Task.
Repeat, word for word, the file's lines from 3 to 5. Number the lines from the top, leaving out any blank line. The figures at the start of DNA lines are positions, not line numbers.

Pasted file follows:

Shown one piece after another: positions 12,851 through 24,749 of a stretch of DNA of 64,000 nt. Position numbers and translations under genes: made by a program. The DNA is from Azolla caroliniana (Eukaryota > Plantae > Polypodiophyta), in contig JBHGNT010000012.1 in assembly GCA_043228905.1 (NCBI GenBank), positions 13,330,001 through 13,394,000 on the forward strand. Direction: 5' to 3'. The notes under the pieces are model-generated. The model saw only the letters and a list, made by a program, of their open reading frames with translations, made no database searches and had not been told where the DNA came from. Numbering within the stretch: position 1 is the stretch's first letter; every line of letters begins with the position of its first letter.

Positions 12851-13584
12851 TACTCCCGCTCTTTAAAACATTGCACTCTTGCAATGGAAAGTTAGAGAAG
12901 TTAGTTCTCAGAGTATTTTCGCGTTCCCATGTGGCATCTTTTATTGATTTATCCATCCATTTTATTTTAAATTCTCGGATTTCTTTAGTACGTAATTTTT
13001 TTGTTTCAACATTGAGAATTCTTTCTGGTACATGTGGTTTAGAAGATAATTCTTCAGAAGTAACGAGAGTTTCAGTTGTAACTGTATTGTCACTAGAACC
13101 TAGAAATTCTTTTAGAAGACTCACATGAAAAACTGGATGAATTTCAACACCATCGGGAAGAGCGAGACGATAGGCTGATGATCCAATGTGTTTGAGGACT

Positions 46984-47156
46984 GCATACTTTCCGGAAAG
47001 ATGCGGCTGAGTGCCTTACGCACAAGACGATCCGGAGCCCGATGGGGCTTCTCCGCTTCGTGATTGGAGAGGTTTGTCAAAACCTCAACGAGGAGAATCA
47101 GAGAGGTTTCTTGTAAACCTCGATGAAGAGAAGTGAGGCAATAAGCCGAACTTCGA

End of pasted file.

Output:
12851 TACTCCCGCTCTTTAAAACATTGCACTCTTGCAATGGAAAGTTAGAGAAG
12901 TTAGTTCTCAGAGTATTTTCGCGTTCCCATGTGGCATCTTTTATTGATTTATCCATCCATTTTATTTTAAATTCTCGGATTTCTTTAGTACGTAATTTTT
13001 TTGTTTCAACATTGAGAATTCTTTCTGGTACATGTGGTTTAGAAGATAATTCTTCAGAAGTAACGAGAGTTTCAGTTGTAACTGTATTGTCACTAGAACC